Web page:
FERMA believes that it is crucial to raise awareness about the value of professional risk management practices in the public, as well as the private, sector. We all depend on the maintenance and quality of public services and public infrastructure, especially in cities. Therefore, increasing urban resilience should be our common objective along with increasing the resilience of our businesses.
This is the message that the President of FERMA Jo Willaert and the Secretary General Gilbert Canameras took to the high level conference on urban resilience, organised by European institutions on 31 May and 1 June in Brussels.
Further evidence of the importance of urban resilience came only a few days later with the publication of the 2018 Global Risk Index, created by the Centre for Risk Studies at the University of Cambridge for Lloyd’s Cities at Risk. The index is an annual quantification of the potential economic impact or GDP@Risk of unpredictable shocks to 279 the world’s most prominent cities.
The Centre believes that the underlying analytics for the index provide a methodology that governments, infrastructure providers and other organisations can use to quantify economic value of improvements in city resilience. The Global Risk Index also highlights the gap between the catastrophe exposures and current levels of insurance coverage.
We strongly support the use of such tools as part of an enterprise risk management approach for cities. As the Risk Centre argues, the speed and extent to which business activities can resume and that damaged infrastructure is repaired, are essential to regaining consumer and market confidence, and so recovery from a catastrophe. We will be discussing these issues in our sessions on sustainability at the 2018 FERMA Seminar on 8-9 October in Antwerp.
We see that public and private risk management are interconnected through the potential in catastrophes for power outages, disruption to transport networks, loss of road access and loss of water supply. These can cause extended business interruption which often costs business more than physical damage. The gap between the economic output and insurance coverage has potential consequences for supply chains and post-event demand for products and services.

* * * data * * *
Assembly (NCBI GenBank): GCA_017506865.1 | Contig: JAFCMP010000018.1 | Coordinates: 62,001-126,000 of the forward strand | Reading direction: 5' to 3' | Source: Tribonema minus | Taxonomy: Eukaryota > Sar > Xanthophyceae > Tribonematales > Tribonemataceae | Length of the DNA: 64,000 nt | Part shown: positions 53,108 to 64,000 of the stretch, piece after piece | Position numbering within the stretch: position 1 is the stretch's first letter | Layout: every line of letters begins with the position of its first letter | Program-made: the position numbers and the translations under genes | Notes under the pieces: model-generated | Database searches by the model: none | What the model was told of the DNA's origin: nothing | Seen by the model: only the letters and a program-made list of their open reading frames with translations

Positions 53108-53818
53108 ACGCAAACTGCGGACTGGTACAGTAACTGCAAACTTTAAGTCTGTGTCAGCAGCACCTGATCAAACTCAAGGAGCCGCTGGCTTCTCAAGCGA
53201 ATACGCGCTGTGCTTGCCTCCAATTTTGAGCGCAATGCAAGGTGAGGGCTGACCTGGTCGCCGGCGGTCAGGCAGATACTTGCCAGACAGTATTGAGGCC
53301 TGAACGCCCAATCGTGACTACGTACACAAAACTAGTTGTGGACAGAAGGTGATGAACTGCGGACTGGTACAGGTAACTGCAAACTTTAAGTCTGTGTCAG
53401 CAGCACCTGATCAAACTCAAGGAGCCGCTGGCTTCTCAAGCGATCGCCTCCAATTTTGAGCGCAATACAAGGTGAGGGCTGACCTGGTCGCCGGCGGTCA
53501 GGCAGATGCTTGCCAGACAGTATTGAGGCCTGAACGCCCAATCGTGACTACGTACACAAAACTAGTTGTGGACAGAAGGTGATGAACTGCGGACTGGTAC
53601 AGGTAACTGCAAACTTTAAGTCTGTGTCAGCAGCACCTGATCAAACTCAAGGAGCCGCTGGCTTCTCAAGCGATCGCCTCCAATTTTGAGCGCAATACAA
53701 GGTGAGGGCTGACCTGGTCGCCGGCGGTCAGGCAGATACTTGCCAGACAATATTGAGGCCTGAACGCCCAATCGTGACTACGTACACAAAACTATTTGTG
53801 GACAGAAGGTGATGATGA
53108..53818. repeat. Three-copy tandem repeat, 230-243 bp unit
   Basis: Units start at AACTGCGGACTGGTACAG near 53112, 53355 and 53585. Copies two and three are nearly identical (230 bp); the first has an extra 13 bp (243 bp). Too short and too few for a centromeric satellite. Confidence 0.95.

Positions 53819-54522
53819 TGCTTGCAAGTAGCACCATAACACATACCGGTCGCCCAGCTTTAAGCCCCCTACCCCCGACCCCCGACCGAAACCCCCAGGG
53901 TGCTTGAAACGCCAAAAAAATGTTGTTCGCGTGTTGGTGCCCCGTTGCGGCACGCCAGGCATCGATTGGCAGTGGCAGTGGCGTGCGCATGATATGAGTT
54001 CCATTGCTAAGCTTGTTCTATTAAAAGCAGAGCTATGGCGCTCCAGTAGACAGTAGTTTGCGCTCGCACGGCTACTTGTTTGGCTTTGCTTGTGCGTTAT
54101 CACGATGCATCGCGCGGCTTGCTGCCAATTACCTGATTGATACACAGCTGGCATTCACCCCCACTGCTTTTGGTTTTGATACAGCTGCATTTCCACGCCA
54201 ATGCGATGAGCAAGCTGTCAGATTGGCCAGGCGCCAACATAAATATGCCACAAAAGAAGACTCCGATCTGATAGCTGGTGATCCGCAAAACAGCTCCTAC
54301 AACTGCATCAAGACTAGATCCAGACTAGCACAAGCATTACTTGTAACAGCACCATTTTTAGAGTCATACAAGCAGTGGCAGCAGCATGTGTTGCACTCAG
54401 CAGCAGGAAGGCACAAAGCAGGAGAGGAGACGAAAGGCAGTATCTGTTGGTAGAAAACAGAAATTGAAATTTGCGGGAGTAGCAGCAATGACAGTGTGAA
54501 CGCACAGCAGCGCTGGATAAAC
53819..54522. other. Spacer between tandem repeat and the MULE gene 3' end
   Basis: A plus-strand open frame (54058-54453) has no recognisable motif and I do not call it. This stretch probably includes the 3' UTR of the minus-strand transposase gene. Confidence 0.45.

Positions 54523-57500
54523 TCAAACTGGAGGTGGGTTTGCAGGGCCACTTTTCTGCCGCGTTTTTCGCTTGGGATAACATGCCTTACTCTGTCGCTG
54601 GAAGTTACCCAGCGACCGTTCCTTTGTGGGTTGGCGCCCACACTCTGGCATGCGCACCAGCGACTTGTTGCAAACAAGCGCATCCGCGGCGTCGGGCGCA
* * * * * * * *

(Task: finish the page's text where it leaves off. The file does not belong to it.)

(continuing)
This year the Global Risk Index has drawn attention to the severe potential economic impact of man-made events, especially a global rise in the threat from geopolitics and security catastrophes – civil and interstate conflicts and social unrest. This reflects combined high levels of political turbulence in developed economies and risks to global trade and security.
Natural catastrophes, especially from weather-related events in light of climate change, remain among the most severe threats to world cities, and the capacity for cyber attacks to cause severe economic damage is rising, but the Centre states that capabilities to protect against them have also been expanding. Such risks, however, do not occur in isolation. Many of them are interconnected, as the World Economic Forum regularly points out in its annual Global Risk Report, which can magnify the total impact.
The work by the Centre for Risk Studies and the World Economic Forum demonstrates that an enterprise risk management (ERM) approach is necessary for the sustainability of all organisations: public or private, small, medium or large. We also strongly believe that businesses, governments and insurers should collaborate to protect our critical infrastructures.